Yes, this pink, frothy cocktail is perfect for a romantic Valentine’s celebration but don’t let its good looks fool you, the Clover Club is a serious drink. And one originally imbibed exclusively by men – specifically the literary, legal, and financial men who, from 1882 until the 1920’s, met once a month in Philadelphia. The drink, named after their gentlemen’s club, was published in the New York Press in 1901. It called for gin, lemon juice, sugar, raspberry syrup, and egg white. Fast forward to modern times, and it’s also the name of a gorgeous cocktail bar in our old Brooklyn neighborhood. This new Clover Club, the bar, is where we first sampled Clover Club, the drink.
Why do winter-season dinners feel more of a challenge to put together than summer ones? The days are darker, the evenings draw in, there isn’t quite as much fresh local produce at the store or farmer’s market, and maybe we don’t have the energy to get as creative as we’d like. But here’s the key: sticking with simple ingredients such as hardy winter squash, healthy farro and fresh greens, and then packing them with winning flavor combinations will reward you with a dinner as healthy and delicious as it is straightforward.
In this recipe, we’ve partnered with Maille Dijon Originale Mustard to create a hearty seasonal winter supper packed with nutrition and flavor.
We’ve never claimed to be on the cutting edge of any particular food trends. In fact, the trendier something is, the more we tend to side-eye it, like a goth kid at a unicorn-themed prom. But you know what? Sometimes dishes we love just happen to also be eminently hashtaggable, as is the case with this bowl of charred broccoli and spicy baked tofu – topped with a vegan miso-kimchi dressing so luscious, we want to drizzle it on just about everything we make from this day forward. So go ahead and call this a Buddha Bowl, a Grain Bowl or a Rice Bowl; it doesn’t matter when dinner is this delicious.
Revenge doesn’t have to be the only dish best served cold. We combine crispy baked tofu cubes with cold noodles in a spicy sesame – peanut sauce for a fantastic dinner or picnic recipe.
We’re adopting a new strategy to help us cope with the cold Northeast spring: we’re simply going to pretend that it’s summer. That’s right, readers: the tiki bar has been set out in the garden (which, incidentally, is BLOOMING), we’ve slathered on a healthy layer of SPF50, and we’re putting together all sorts of yummy goodies to take on our next picnic. Yes, it’s perfect weather to take a room-temperature noodle dish out on the deck or to our local park. Okay, all that may not be true, but this recipe is a perfect meal to make when you don’t need to serve up a hot dinner.
Falafel – crispy fried nuggets of ground chickpeas, flavored with herbs and spices – are an essential Middle Eastern dish. Serve them as a meze appetizer with Lemon-Garlic Tahini Sauce, or stuff them into warm, home-made Pita Bread with a veggie salad.
All right, we’ll admit it: we’re unapologetically carnivorous. I mean, we’ll try anything, more or less, but when it comes down to “what to make for dinner”, at least a few times a week our protein of choice will be some kind of meat, hopefully raised and butchered responsibly, but still animal. And those of you who’ve been following us for a while know our shtick: we’re not adherents to any one particular diet or another, we don’t do paleo or Atkins or South Beach or whatever, we’re just home cooks who swear a lot and occasionally drop whole dishes of cauliflower cheese on the floor. But we do love vegetables, and the environment, and we also have friends who are vegan, or gluten free, or both, and who will squint and poke us in the ribs from time to time and say “What about me, bud? What about me?” These falafels, my friend, go out to you.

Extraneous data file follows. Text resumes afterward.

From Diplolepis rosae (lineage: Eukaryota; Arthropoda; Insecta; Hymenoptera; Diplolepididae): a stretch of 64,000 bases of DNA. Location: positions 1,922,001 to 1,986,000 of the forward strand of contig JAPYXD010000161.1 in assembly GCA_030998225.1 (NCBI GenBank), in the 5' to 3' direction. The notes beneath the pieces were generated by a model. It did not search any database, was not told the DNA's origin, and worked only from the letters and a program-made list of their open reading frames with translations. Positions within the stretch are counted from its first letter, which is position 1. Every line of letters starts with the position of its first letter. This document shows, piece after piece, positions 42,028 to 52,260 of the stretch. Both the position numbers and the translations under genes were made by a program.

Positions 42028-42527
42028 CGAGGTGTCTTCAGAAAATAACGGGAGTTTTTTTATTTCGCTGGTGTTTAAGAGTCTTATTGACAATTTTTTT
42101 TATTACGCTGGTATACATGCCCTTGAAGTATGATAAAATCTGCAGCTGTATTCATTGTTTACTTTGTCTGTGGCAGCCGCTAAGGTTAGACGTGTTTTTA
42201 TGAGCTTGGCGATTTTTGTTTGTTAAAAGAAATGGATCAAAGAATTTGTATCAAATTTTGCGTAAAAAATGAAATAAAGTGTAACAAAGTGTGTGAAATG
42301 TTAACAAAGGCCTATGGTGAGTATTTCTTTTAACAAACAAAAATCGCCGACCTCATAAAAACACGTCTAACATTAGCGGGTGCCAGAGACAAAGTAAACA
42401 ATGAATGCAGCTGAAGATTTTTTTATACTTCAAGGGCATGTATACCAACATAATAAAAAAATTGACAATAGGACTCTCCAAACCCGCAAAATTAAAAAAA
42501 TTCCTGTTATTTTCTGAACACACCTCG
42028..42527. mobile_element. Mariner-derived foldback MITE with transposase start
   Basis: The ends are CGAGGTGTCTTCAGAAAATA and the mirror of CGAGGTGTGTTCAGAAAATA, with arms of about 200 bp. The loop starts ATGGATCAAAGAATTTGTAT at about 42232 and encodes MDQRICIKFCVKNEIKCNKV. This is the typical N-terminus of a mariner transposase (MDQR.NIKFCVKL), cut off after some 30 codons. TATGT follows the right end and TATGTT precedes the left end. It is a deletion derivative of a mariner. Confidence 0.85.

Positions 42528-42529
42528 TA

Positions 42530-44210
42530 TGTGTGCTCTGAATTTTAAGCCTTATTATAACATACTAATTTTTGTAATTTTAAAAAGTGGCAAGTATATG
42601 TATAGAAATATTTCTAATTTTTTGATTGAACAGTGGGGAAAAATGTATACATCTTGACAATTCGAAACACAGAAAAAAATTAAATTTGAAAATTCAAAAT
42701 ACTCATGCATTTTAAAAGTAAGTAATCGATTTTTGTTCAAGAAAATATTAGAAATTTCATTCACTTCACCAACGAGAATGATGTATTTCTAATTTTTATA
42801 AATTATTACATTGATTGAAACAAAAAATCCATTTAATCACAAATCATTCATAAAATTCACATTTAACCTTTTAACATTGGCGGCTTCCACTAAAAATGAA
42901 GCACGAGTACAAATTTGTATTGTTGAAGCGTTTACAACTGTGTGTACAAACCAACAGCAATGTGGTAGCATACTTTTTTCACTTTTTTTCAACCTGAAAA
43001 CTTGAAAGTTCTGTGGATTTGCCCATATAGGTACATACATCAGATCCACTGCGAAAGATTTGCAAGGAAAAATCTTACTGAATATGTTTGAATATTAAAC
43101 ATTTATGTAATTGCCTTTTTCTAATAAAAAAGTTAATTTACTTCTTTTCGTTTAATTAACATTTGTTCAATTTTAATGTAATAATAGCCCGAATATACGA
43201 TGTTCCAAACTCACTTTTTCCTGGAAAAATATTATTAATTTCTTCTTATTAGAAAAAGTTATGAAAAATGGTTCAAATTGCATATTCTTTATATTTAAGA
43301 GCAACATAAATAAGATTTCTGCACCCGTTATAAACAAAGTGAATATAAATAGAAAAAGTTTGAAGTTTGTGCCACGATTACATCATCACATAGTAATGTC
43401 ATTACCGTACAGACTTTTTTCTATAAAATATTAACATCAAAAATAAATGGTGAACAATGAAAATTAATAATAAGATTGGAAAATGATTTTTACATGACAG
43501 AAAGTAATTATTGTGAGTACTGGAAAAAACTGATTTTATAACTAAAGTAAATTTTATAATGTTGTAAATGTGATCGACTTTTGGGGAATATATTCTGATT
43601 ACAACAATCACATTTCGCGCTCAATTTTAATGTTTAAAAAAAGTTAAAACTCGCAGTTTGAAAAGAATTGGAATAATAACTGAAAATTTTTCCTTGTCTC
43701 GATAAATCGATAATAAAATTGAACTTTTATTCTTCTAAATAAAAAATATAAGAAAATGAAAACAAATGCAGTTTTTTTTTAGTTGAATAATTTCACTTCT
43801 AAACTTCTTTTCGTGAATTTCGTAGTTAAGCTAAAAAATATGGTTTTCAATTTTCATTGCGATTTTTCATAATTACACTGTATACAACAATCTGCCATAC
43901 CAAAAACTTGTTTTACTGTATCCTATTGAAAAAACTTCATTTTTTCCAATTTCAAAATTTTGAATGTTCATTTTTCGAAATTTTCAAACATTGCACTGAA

I don’t know why it took us so long to blog a falafel recipe. Emily grew up going to Mamoun’s (the best falafel joint in NYC), and her college years were spent bunked up with vegetarians, Moosewood cookbooks and, frankly, a severe lack of funds. This gave her a pretty good foundation in the dishes that could be put together with varieties of grains, beans and rice. And Matt rarely meets a bean he doesn’t like, but is frequently disappointed by boring veggie burgers. But these spicy deep fried delights? Yeah, these tick all our boxes. While the dried chickpeas require an overnight soak, and the mixture has to chill for a couple of hours, the rest is easy and actually a lot of fun to make. And the good thing is, you don’t even need a deep fryer.
If you like mustard, you seriously have to try making your own. It’s so much better than the jarred kind and it couldn’t be easier. Our Homemade Maple Mustard is a little sweet, a little spicy and tastes incredibly fresh.
Yeah, I get it. The idea of homemade mustard is just a little bit precious. Bordering on the dreaded ‘artisanal’ label that plagues lovers of real, unpretentious food … but hear me out because this stuff is awesome and I really, really want you to make it.
The truth is, I think most things taste better homemade. Sure, jarred mustard can be good and I use it most of the time but for something really special (like a crazy-beautiful charcuterie board or a holiday ham), why not serve it with a condiment as special as the main dish? We knew we wanted to make Red Onion Jam with Wine, Honey and Thyme but we also wanted something spicy that would be good with charcuterie. And besides, I think there’s something cool and homesteader-ey about making something so inherently useful.